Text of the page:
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The Generation of Human Hepatoma Cells (Huh7) Bearing Self Replicating Norwalk Virus RNA

Reference Number: 06-19

Inventor: Kyeong-Ok Chang


Norwalk virus continues to be a leading cause of gastrointestinal problems affecting the cruise ship industry and militaries around the world. Norwalk virus is a prototype of the noroviruses in the Caliciviridae family that is associated with acute gastroenteritis outbreaks. Recent studies showed that noroviruses are responsible for greater than 90% of non-bacterial gastroenteritis outbreaks and are associated with an estimated 23 million cases of gastroenteritis in the U.S. alone each year. These viruses are highly infectious with the potential to be deliberately disseminated in food or water supplies as an agent of bio-terrorism.

Research at Kansas State University has produced a novel cell replicon that can be used to grow the virus in cell culture for vaccine production. The novelty of this invention pertains to the ability to produce the cell replicon in a human cell line.

This invention describes a method for generation of cells expressing self-replicating norovirus RNA molecules (norovirus “replicons”) in a human cell line (Huh-7). It will facilitate the development of vaccines and therapeutic drugs for norovirus and perhaps other calicivirus diseases.

Because noroviruses could not be grown in cell culture, research on vaccine and antiviral development has been severly hampered (if not impossible). Previously, there were no stable cell culture based systems to screen potential antiviral drugs against noroviruses and caliciviruses.


Practical applications, variations, and potential extent of possible uses include but are not limited to:

  • Method which generates any calicivirus replicon harboring cells using any cell lines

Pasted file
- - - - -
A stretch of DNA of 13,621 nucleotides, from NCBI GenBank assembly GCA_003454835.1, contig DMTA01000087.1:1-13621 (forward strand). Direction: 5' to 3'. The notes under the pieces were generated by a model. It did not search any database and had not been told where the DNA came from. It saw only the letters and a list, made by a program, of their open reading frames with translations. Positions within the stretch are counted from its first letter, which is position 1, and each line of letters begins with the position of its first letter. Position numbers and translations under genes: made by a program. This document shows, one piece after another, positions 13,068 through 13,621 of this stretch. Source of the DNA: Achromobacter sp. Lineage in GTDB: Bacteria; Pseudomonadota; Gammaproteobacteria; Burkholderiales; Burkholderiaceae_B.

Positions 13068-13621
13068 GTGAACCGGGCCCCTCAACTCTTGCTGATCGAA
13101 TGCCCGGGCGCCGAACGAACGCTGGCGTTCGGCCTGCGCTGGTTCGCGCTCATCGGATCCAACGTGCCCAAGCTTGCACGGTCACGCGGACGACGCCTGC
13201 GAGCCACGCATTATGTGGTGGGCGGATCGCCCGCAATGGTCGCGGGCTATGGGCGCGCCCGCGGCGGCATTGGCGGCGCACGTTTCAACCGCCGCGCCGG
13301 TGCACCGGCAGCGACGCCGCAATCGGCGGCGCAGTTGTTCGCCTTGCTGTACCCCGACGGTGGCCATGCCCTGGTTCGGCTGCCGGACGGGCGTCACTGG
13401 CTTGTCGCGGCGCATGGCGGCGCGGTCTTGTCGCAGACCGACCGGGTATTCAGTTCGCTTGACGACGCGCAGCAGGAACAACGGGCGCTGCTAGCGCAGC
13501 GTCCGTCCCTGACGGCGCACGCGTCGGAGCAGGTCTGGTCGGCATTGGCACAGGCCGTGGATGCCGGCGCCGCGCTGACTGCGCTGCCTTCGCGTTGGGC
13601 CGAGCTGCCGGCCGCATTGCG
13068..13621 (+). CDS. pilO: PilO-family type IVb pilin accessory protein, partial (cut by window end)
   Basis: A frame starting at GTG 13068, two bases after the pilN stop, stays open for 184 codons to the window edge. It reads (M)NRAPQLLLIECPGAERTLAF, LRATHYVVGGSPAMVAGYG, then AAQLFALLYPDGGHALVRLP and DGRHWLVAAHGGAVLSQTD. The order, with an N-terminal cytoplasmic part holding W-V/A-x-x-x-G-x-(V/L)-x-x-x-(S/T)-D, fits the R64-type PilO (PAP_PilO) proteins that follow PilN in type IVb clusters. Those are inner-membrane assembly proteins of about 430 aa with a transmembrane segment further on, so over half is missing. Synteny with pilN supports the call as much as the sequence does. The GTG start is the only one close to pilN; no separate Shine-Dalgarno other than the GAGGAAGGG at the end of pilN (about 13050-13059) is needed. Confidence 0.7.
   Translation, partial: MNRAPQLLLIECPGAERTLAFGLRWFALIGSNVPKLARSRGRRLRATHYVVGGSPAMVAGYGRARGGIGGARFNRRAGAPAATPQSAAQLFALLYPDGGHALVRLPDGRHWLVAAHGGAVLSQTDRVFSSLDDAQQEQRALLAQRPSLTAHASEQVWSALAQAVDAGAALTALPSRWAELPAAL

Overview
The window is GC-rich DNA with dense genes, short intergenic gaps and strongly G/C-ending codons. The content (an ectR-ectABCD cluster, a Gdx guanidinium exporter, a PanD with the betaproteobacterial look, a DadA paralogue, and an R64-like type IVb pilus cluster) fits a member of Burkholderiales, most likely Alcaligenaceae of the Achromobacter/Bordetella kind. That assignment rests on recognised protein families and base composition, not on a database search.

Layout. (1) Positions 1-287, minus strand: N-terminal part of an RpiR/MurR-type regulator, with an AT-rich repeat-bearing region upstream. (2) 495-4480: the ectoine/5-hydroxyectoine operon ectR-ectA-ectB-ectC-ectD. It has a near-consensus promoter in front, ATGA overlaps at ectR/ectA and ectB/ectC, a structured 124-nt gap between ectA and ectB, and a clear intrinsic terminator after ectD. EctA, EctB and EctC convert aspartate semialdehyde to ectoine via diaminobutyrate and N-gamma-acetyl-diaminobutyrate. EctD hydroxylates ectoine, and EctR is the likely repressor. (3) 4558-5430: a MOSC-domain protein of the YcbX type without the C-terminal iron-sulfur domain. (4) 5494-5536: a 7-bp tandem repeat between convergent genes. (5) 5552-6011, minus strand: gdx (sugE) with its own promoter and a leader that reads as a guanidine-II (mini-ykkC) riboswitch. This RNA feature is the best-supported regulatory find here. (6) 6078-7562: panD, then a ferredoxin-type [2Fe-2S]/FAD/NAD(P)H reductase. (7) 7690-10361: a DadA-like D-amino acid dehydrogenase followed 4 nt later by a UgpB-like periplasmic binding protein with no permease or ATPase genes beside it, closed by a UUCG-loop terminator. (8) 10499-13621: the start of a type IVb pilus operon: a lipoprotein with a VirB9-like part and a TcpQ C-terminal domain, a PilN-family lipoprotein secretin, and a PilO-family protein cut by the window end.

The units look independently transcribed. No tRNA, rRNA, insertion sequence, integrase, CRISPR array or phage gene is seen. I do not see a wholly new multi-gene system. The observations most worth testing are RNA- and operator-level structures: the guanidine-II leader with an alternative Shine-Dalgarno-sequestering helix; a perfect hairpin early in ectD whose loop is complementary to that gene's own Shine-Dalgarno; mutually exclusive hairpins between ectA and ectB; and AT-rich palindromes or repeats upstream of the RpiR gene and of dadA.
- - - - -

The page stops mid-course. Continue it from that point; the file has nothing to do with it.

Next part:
• Method which screens antiviral drug development using calicivirus replicon harboring cells

The generation of additional replicon harboring cells with a human hepatoma cell line (Huh7 cells) was a significant achievement because of host specificity and wide availability of commercial reagents for the human cell line. In addition, Huh7 cell based replicon produced much higher levels of viral proteins than BHK21 based replicon. Compared to BHK cells, the replion in Huh7 cells produce higher efficiency in the replication and is more stable. Using the replicon harboring cells, interferon alpha effectively inhibited the replication of Norwalk virus replicon in the cells, and proved the possibility of the use of this replicon harboring cell line to screen antiviral drug development.

Patent Status
  • Patent protection is not being pursued because it is our belief that this should be used as a research tool for vaccine production and drug development. The novel cell replicon is offered on a non-exclusive basis to all interested parties for a one-time upfront fee.

Kansas State University Research Foundation seeks to have discussions with companies that are interested in licensing and/or research collaborations.

Interested parties should contact:

Kansas State University Institute for Commercialization (KSU-IC)
2005 Research Park Circle Manhattan, KS 66502
Tel: 785-532-3900 Fax: 785-532-3909
E-Mail: ic@k-state.edu